A great entrepreneur needs to be multi-faceted and have a unique perspective to solve difficult problems. Israel-born Eran Gil is one of those people. He co-founded Cloud Sherpas, a B2B star from Atlanta that grew to over a thousand employees and 19 offices around the world before it sold to Accenture in late 2015. Cloud Sherpas’ stratospheric rise came through little funding, lots of grit, and a fortuitous connection between Gil and co-founders Michael Cohn and David Hoff. Eran and Michael immediately bonded while attending the Goizueta Business School at Emory University.
“We talked about it for a few good months and eventually, one day, he was driving me to the airport to catch a flight to Europe, where I spent most of my time then, we said, let’s get going and put most of our nest eggs in this business. Then it began in 2008,” Gil recalled.
With a global economic recession gaining momentum, 2008 wasn’t necessarily a great year to raise funds and pursue a dream from scratch. This didn’t deter Gil from trying. “In retrospect, a downturn market is the best time to start a startup. It forces you to be more innovative. You find a way to survive. We tried to raise money, but not a lot were willing to invest in our company.”
Gil tells his story. It’s one of an international transplant growing a startup outside of Silicon Valley, who still has that persistent entrepreneurial spark waiting to ignite, invest, and advise other ventures as he evaluates his next move.
What was it like building a company in Atlanta?
The experience of doing it in Atlanta was unique. Many of the factors that made Atlanta great to start a business back in 2008 for Cloud Sherpas would still be applicable today, but the biggest difference is access to capital. Today, it’s far more accessible and for a good reason — many entrepreneurs fought their way to build businesses in Atlanta back in the day (like David Cummings and Pardot, Cloud Sherpas, etc.) and after successful exits, are now in a position to give back to the community.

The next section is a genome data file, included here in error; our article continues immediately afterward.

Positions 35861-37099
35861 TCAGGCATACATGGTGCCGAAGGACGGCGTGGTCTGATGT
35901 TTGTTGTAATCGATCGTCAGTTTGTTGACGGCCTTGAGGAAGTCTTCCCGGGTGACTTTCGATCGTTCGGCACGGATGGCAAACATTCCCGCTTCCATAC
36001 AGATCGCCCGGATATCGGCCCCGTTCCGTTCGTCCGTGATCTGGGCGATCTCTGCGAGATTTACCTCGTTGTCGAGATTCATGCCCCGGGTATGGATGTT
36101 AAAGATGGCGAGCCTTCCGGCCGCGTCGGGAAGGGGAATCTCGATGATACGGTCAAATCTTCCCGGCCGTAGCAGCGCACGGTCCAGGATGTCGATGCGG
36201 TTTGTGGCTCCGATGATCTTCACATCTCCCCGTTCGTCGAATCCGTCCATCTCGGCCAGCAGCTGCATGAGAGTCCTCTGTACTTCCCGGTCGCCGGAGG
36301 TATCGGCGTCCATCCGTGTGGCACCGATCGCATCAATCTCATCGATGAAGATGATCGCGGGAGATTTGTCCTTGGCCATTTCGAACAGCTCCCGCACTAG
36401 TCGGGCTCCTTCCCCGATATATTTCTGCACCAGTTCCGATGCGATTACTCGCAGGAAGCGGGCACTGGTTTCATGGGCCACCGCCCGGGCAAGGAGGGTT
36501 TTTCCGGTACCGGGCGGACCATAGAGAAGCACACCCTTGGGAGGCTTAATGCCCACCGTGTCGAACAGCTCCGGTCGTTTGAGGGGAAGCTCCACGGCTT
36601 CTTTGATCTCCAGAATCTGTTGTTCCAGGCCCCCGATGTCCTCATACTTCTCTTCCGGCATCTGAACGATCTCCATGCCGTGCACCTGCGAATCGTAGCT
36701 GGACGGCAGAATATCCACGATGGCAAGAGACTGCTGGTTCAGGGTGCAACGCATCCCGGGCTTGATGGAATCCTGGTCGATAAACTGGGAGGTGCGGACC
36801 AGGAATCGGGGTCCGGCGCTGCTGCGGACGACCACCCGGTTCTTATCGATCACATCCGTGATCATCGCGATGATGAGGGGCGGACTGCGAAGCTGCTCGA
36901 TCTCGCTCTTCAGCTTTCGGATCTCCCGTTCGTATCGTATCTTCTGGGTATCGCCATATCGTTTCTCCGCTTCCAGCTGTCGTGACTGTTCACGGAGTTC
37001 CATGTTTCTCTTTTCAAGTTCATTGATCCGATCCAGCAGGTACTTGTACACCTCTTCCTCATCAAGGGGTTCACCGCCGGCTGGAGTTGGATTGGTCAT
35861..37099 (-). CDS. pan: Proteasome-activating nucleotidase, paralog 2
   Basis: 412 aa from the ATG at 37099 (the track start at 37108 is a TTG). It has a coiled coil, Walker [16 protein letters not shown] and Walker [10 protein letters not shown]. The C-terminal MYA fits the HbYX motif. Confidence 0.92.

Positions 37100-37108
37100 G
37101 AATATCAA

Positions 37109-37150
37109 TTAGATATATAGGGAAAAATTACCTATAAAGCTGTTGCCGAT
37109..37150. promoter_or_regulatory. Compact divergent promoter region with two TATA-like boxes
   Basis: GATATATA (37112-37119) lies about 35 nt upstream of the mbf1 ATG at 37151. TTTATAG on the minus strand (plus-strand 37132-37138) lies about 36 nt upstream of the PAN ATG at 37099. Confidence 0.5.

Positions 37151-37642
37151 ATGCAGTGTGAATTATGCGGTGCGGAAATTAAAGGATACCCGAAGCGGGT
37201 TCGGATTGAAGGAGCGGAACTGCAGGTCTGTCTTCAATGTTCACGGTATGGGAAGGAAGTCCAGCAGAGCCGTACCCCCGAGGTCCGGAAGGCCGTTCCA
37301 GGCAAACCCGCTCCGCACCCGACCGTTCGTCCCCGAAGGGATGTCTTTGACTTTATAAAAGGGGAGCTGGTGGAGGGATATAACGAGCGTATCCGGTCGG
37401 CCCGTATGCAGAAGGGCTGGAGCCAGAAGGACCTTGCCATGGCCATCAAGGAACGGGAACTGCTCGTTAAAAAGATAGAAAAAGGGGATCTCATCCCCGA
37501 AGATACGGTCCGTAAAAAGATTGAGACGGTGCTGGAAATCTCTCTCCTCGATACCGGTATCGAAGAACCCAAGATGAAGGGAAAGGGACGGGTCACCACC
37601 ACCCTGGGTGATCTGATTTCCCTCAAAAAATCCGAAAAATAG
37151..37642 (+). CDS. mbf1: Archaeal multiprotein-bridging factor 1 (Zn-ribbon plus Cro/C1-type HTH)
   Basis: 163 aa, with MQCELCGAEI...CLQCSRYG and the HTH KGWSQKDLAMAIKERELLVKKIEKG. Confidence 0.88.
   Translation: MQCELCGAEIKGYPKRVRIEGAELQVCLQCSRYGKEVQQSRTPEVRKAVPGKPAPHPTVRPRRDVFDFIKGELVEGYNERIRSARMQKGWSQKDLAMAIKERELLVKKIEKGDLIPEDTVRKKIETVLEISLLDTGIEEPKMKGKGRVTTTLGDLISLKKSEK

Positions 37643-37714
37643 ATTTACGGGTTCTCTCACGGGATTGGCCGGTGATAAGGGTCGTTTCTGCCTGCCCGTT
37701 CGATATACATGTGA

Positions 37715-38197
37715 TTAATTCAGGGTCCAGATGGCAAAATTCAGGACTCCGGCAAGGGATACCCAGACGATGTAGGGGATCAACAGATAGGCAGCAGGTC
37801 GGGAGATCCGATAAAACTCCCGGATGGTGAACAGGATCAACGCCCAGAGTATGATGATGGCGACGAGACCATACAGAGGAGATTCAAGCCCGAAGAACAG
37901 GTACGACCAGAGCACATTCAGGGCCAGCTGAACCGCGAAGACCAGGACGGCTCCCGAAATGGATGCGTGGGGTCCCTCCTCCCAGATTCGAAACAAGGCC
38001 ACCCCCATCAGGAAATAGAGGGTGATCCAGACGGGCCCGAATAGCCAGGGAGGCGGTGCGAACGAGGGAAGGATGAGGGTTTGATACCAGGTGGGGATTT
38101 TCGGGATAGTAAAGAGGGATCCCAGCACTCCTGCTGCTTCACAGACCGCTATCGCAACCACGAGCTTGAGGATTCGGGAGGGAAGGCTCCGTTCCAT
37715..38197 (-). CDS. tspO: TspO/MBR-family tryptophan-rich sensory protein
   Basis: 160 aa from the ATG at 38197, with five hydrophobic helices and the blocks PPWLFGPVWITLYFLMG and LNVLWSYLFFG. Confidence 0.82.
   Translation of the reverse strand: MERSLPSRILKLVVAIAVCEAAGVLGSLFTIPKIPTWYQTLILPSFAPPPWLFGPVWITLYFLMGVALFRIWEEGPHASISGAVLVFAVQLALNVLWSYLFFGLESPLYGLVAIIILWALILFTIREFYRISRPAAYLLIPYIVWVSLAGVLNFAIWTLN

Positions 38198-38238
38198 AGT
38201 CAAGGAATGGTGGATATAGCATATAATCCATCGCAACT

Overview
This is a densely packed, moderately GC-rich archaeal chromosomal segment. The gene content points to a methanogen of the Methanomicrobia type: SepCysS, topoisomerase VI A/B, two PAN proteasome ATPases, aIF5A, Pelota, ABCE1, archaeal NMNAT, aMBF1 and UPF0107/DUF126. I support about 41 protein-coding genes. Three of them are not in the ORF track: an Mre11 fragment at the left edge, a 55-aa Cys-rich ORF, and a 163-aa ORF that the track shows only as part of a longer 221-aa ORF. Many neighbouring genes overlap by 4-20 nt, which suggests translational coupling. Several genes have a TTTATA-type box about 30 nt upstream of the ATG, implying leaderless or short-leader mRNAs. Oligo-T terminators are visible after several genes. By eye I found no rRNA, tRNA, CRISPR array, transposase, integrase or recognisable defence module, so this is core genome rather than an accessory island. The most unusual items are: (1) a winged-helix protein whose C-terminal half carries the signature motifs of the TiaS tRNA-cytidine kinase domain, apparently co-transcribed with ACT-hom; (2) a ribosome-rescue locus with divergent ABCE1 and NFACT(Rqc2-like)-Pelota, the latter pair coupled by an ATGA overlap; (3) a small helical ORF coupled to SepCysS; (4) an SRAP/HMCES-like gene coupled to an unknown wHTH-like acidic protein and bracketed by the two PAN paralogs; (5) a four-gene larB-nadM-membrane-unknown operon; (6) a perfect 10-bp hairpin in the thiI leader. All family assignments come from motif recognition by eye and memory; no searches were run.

As for why I believe Atlanta was and continues to be a fantastic place to build a company, I’d say there are five main reasons:
- The people. First and foremost, with such great education institutions, there is a fantastic pool of prospects to recruit. Additionally, Atlanta has a flourishing business community which creates and augments an experienced workforce to recruit from.
- Access to a fast growing technology community. In 2008, there were already known businesses that grew in Atlanta (ISS, Scientific Atlanta, etc.) but they were not as many as today. Whether they exited their business or not, the folks that assisted in creating that community are always happy to help in various ways including capital, advisory, mentorship or simply access to their own personal network.
- Low-cost of living and cost of infrastructure. Allows you to keep a cost basis that’s needed when you are in the early stages of building a company, and beyond,
- Access to the city. That’s an obvious but as most businesses grow, they begin to focus outside of the Southeast. Atlanta provides the infrastructure that enables business travelers to quickly and easily get to other major hubs in the US,
- Great business city. Atlanta is simply a great city to conduct business. There is a reason why a number of the most known business brands in the world call Atlanta home.
Starting a company, building it to the scale of Cloud Sherpas, and then being acquired — what tips do you have to stay mentally and physically focused as a cofounder?